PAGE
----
This election, voters in Daytona Beach have a historically low number of choices. That’s because one family, the Henrys, have positioned themselves for a full takeover of local government.
One family aims to control the political landscape of the city. Mayor Derrick Henry sits on the city commission with his brother Patrick Henry of Zone 5 and they hope to turn Zone 5 over to their sister Dannette Henry as Patrick pursues his bid for state representative in District 26.
In one basket
In what the Henrys hope will be Daytona Beach’s first monarchy, voters are being asked to lift one family up above all others and shift the balance of local power in their direction, threatening our democracy and putting all of our city’s proverbial eggs in one basket.
Regardless of substance or political acumen, the Henrys hope name recognition will expand their family’s reach. Acting as rubber stamps for each other, the Henrys could skirt opposition to measures they aim to advance while obstructing the role of a fair, balanced, and elected city government. The system of checks and balances that embody the primary function of local government is at risk when too much power is given to one family.
We have seen our fair share of political dynasties in this country with the Kennedy and Bush families. These dynasties became more dangerous to our democracy when family members began serving on the same body at the same time as in the case with the Henrys here in Daytona Beach.
The existence of dynasties implies that in a city where presumably everyone can make it to the top, people with certain names stand a much greater chance to succeed in the life of politics. This also means that certain individuals have a privileged access to political power by virtue of the family they were born into.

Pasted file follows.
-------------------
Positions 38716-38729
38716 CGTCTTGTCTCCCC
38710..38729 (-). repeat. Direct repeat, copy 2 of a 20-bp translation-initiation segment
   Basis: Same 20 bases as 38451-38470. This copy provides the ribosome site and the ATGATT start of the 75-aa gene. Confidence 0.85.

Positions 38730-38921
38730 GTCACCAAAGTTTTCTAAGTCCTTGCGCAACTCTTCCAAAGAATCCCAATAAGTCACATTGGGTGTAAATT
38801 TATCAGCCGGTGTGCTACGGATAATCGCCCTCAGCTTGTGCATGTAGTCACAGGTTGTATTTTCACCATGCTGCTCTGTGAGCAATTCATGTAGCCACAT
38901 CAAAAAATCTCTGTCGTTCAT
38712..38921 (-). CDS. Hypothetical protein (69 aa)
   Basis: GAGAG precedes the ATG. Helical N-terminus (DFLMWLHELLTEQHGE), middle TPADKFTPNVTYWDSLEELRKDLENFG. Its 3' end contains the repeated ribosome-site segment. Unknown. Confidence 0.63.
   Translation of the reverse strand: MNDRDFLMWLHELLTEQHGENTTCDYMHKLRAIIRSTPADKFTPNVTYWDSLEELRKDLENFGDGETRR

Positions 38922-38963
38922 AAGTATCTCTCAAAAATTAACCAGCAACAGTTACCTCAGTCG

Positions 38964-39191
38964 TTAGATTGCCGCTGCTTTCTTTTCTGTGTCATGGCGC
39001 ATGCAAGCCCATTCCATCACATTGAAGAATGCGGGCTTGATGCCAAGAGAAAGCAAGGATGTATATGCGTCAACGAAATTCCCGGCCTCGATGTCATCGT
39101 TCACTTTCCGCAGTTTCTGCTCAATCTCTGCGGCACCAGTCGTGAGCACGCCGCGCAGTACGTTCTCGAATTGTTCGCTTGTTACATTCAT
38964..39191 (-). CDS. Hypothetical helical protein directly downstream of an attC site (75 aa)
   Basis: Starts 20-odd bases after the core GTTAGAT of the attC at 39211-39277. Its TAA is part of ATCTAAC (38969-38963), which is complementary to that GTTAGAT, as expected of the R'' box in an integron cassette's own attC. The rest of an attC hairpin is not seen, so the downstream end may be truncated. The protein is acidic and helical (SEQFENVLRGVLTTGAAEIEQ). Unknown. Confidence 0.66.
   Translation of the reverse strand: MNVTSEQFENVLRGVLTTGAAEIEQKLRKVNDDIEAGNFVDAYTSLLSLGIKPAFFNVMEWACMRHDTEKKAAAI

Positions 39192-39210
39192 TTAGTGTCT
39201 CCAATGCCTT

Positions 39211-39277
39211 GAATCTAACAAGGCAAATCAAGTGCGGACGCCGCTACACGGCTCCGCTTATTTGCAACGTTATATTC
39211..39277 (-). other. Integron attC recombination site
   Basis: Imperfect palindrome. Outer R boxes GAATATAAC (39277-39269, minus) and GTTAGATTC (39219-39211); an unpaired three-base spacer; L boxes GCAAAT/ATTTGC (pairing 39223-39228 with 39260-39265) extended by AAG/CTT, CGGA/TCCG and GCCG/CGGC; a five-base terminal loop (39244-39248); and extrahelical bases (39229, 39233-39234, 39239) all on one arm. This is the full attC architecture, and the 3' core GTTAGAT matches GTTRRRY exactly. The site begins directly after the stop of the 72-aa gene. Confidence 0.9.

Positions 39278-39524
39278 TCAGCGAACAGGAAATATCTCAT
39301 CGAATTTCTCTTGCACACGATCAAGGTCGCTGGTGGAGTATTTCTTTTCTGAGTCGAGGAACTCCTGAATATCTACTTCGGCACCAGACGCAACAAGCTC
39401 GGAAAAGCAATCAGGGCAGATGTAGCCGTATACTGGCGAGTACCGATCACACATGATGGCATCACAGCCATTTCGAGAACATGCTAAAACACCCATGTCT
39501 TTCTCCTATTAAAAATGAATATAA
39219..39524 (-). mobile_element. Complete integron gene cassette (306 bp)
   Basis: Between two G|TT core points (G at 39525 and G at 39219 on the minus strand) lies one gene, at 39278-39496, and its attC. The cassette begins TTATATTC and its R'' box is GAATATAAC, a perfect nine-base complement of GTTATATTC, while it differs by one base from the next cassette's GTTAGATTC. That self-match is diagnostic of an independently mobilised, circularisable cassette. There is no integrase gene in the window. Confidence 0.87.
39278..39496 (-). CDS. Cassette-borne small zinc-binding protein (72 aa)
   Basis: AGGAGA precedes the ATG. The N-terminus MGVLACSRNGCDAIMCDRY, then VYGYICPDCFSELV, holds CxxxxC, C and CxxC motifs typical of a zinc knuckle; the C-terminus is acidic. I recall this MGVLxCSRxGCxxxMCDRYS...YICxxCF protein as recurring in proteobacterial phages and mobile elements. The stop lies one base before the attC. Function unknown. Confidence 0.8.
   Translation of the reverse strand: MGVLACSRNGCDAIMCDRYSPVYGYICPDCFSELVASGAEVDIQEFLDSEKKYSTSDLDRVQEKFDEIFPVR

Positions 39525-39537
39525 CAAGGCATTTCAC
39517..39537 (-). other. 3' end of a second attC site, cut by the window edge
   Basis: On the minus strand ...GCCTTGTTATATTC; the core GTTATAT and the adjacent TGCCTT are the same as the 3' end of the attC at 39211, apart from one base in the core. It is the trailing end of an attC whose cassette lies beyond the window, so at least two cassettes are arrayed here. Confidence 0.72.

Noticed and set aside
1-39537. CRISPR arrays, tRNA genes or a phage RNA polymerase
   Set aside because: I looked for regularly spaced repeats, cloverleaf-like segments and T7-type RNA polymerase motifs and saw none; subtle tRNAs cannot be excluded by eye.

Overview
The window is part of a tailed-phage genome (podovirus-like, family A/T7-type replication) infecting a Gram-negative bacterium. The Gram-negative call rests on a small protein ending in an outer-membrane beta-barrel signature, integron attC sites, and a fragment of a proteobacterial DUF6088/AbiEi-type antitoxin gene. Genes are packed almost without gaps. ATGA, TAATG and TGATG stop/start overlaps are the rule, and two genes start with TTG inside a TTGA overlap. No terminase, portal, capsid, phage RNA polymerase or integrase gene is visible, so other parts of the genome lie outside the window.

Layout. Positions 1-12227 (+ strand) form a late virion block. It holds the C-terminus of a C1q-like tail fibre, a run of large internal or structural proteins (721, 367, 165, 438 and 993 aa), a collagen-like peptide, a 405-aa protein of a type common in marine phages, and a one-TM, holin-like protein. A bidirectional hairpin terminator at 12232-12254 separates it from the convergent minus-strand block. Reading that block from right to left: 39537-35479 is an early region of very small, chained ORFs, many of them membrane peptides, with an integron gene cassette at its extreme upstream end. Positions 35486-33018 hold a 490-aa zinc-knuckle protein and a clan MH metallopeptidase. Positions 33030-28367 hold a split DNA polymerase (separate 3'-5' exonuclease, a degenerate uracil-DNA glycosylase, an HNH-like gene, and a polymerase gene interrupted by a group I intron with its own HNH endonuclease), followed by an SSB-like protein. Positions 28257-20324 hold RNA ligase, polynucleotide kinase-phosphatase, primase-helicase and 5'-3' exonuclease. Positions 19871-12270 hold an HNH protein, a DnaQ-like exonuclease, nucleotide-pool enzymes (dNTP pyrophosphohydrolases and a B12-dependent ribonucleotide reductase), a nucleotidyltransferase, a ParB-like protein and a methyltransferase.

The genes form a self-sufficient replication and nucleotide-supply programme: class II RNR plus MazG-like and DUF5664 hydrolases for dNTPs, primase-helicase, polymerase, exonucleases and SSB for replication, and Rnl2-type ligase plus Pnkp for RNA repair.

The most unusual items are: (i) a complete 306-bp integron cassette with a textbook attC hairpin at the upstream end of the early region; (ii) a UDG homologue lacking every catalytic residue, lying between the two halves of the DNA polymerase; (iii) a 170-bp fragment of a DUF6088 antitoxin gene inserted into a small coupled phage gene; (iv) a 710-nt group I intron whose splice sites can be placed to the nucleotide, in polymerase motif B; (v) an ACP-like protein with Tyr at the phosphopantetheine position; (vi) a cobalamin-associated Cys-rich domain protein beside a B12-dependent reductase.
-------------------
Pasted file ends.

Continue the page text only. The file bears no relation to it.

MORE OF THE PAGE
The Henrys have held onto the Zone 5 seat of the city commission since 2008 when Derrick Henry was first elected. Patrick Henry, then a newcomer to public office was elected as commissioner to Zone 5 in 2010 and has held the seat since. Dannette Henry is now seeking to finish her brother’s term as he pursues his bid for District 26. Dannette Henry and Mykal Tairu will face off in November for Zone 5.
With the results of the 2016 primary election leaning in the Henry family’s favor, it can be interpreted that the citizens of Daytona Beach want dynastic succession, without considering the advantages of a local dynasty. The Henrys are able to (and do) raise large amounts of money from the same sources, spend less of their funds by hiring the same workers for all of their campaigns, and appeal to a larger audience through name recognition alone.
No ‘royal blood’
This country was founded on the principle that family dynasties (royal blood) were inherently wrong. The idea that the Henry family can take control of local government is unfair to the citizens and our democracy.
Each candidate should run and be evaluated on his or her own merits. There is no room in a true democracy for “hereditary rights.”
Elections are about choices and voices. By using name recognition and familiarity, the Henrys are limiting the choices of voters and silencing the voices of those outside their family tree.
Katienna Brown is a Daytona Beach resident and a registered voter.